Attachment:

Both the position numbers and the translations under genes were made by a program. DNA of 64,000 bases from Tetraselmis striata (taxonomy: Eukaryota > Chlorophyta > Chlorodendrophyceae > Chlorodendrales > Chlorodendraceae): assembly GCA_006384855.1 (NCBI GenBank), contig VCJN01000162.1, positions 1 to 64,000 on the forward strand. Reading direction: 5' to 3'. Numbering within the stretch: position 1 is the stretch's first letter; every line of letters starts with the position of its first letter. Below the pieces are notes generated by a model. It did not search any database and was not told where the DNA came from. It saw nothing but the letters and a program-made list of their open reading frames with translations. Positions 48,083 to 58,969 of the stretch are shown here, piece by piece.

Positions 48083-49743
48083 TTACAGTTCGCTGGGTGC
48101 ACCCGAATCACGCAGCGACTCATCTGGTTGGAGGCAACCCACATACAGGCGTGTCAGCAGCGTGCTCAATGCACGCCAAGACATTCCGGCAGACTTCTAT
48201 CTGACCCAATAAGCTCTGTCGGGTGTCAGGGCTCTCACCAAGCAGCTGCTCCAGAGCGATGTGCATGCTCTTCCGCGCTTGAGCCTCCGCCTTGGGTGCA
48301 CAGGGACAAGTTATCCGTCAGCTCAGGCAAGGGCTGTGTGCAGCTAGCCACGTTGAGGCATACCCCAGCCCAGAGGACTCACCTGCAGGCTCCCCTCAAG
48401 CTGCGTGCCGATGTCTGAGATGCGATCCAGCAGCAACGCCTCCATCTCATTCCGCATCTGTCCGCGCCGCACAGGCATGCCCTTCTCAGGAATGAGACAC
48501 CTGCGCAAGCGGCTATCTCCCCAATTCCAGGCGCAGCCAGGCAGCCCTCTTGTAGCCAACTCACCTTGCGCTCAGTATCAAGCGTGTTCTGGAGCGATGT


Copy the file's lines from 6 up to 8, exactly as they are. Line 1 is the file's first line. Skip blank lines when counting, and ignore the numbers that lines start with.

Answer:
48301 CAGGGACAAGTTATCCGTCAGCTCAGGCAAGGGCTGTGTGCAGCTAGCCACGTTGAGGCATACCCCAGCCCAGAGGACTCACCTGCAGGCTCCCCTCAAG
48401 CTGCGTGCCGATGTCTGAGATGCGATCCAGCAGCAACGCCTCCATCTCATTCCGCATCTGTCCGCGCCGCACAGGCATGCCCTTCTCAGGAATGAGACAC
48501 CTGCGCAAGCGGCTATCTCCCCAATTCCAGGCGCAGCCAGGCAGCCCTCTTGTAGCCAACTCACCTTGCGCTCAGTATCAAGCGTGTTCTGGAGCGATGT